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How do you solve a problem like the Liberal Democrats?

After one day off, Nick Wood's High Noon column is back.

LIBERAL-DEMOCRATS At the last election, the Liberals polled 22 per cent of the vote and secured 62 seats. Currently, according to ConservativeHome's poll of polls, they are scoring 20 per cent and seem on course to secure a similar number of MPs.

So how is David Cameron going to gain the 116 seats he needs for an overall majority?

It seems reasonable to assume that Cameron can pick up around 100 extra seats from Labour. But that still leaves him nearly 20 short of the magic 326 figure. The logic appears to be that unless the Conservatives make major inroads into the Liberal bloc of seats, gaining around 20 constituencies, Cameron will end up as leader of the largest single party in a hung Parliament.

Worse, today's survey of 96 marginal seats by ICM for the News of the World suggests that the Lib Dems' share of the vote has risen 5 points since January and that most of their progress has been at the expense of the Conservatives.

I have my doubts about the reliability of marginal seat polls since the average number of voters polled per constituency is only about 10.

But the arithmetic does suggest that the most critical contest in this campaign is not between Cameron and Brown; it is between Cameron and Clegg. This is a particularly ominous thought since in an uncharacteristic flash of generosity, Cameron has agreed to Clegg taking part in all three of the Leader's debates, the first of which is on Thursday.

All Clegg has to do is declare a plague on both your houses and pose as the moderate voice of reason in the centre - a posture that tends to go down well with decent, middle class Brits.

Party chairman Eric Pickles has been pursuing the strategy of "love-bombing" the Lib Dems, seeking to persuade their supporters or potential supporters, that Cameron's modern Conservatives are just as green, socially concerned, community based, globally engaged and generally liberal in outlook. In short, beards and sandals are us.

But to many people this must seem an implausible proposition. Eric is cuddly, indeed lovable, and if he ever were to self-explode, he would make a mighty bang. But in the heat of an election campaign, when the two main parties are inevitably kicking lumps out of each other - and when tribal loyalties necessarily intervene - is Mr Pickles really going to persuade wobbly centre ground voters - worried about just about everything from saving the planet to saving their local bus-stop - that David Cameron is really Nick Clegg's older and wiser brother?

Perhaps he will. But I doubt it. And my impression is that candidates with the thankless task of challenging a Lib Dem incumbent doubt it too.

At the last election, I advised a Tory challenger up against a tediously smug and assiduous Lib Dem MP. We had a simple message, rammed home every day in leaflets and local newspaper ads. A vote for Charles Kennedy was a vote for Tony Blair. It worked a treat in Ludlow in Shropshire, turning a 1,600 Liberal majority into a 2,000-vote winning margin for the Tories.

In today's parlance, that means hammering home the message that if you want five more years of Gordon Brown, you should vote for that inoffensive Mr Clegg. Because for all the Liberal pirouetting on what they would do in a hung Parliament, everyone knows they are closer in spirit and practice to Labour.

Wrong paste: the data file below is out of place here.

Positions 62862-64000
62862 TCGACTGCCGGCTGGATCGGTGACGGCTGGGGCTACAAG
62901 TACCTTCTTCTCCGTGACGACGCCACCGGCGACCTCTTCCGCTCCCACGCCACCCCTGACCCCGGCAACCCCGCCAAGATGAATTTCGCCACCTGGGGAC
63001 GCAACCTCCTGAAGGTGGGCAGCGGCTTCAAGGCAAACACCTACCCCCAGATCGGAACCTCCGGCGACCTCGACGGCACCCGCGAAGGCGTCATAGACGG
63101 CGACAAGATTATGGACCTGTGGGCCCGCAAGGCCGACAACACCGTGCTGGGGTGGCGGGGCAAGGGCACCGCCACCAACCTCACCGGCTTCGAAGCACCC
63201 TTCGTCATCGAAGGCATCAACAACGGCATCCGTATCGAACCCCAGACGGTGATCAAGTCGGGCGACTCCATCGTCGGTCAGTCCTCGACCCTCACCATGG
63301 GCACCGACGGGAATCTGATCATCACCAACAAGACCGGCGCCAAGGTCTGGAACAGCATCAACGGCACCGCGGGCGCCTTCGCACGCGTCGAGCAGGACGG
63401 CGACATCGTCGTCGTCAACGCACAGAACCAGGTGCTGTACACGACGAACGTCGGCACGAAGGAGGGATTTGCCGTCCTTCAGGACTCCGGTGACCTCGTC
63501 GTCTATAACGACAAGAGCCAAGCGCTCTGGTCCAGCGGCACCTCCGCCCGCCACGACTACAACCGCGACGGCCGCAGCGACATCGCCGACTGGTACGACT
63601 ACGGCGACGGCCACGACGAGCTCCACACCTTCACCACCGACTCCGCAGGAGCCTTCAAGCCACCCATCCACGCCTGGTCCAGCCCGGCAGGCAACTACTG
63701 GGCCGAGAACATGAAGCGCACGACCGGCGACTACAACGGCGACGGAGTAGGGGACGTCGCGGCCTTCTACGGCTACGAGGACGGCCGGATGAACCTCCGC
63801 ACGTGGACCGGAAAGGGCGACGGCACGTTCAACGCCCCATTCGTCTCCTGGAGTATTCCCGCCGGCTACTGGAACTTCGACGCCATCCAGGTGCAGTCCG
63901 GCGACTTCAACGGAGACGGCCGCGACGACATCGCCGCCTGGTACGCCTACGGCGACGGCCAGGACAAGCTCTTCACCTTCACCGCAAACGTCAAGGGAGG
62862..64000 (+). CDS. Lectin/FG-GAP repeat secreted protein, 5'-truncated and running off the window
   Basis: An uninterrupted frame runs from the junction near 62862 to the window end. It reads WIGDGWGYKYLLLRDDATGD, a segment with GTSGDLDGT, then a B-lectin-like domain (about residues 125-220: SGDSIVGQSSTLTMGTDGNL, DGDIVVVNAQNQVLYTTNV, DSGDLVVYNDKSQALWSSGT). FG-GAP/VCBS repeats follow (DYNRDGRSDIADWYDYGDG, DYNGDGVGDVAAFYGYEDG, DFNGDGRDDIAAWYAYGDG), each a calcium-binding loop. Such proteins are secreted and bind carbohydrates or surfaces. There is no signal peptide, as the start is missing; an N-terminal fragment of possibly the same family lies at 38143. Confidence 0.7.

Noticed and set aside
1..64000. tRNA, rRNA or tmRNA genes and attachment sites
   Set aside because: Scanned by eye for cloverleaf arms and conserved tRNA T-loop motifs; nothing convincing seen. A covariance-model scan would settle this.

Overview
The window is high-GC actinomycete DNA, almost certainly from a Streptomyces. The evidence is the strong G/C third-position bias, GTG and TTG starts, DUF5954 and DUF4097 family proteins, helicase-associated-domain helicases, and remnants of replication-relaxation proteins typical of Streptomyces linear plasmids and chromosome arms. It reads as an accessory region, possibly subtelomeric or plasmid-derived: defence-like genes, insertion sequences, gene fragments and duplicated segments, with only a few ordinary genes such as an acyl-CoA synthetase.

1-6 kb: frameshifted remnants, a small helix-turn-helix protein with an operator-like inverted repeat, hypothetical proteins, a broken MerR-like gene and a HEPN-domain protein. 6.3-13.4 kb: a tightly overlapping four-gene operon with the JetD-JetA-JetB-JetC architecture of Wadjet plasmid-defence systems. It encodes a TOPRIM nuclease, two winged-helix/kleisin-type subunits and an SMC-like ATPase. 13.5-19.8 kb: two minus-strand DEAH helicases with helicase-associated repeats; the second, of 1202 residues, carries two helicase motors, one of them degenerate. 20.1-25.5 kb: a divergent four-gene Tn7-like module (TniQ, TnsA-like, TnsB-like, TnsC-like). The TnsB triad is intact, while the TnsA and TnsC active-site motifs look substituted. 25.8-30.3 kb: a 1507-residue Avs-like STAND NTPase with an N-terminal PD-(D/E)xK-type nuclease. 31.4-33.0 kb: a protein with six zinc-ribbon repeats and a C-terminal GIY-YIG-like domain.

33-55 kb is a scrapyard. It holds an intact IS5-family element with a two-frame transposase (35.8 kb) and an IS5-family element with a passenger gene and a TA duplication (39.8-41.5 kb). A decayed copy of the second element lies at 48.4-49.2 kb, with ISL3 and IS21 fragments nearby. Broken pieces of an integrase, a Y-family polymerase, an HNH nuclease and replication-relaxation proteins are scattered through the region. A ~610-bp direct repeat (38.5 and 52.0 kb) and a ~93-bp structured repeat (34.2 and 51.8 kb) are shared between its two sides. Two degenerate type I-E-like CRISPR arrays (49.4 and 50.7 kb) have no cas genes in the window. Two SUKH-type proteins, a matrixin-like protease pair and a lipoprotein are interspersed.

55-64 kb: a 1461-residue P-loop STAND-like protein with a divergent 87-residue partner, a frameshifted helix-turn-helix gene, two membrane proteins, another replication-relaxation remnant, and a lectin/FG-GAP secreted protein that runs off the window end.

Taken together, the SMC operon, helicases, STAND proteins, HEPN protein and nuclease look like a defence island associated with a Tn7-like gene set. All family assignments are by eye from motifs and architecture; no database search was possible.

The Liberals are Labour without the reality check of exercising power and being held accountable. For all the faults of Labour's union links, the party is grounded in the real world. It knows that ultimately the job of a political party is to win power then get things done. Labour's union, council, public sector and, increasingly tenuous, business links act as a drag anchor on some of its more crackpot elements.

But no such constraints inhibit the Lib Dems. The eternal teenagers of politics, led by a man resembling an earnest sixthformer, they are like a vast hot-air balloon, floating dangerously close to cloud-cuckoo land.

So there is not much point attacking their policies, since they have millions of them, almost all of which contradict each other. Nor have they a track record in power they can be called upon to defend, unless of course they run the local council.

But they can be exposed for what they are - Labour's whackier and more left-wing cousins - who can be relied upon only to posture, preen and pontificate.

In a hung Parliament, they would be lethal to Cameron's hopes of taking a grip of the country and putting it back on track, even if, as I suspect, they would seek to sabotage his efforts rather than bring him down quickly and plunge us into a second election.

On the doorstep, candidates facing Lib Dem MPs are making the simple point that if people want real change, they should vote Conservative, not mess about with a third party itching to jump into bed with Labour.

Isn't it time for the Tory high command to unleash M&C Saatchi on that nice Mr Clegg?

Nick Wood, Managing Director, Media Intelligence Partners Ltd.

> Friday's LeftWatch: Cabinet Minister, Andrew Adonis, argues that Labour and Liberal Democrats are natural coalition allies

> Please support ConHome's Yellow To Blue fundraising campaign for Tory candidates taking on LibDem MPs 


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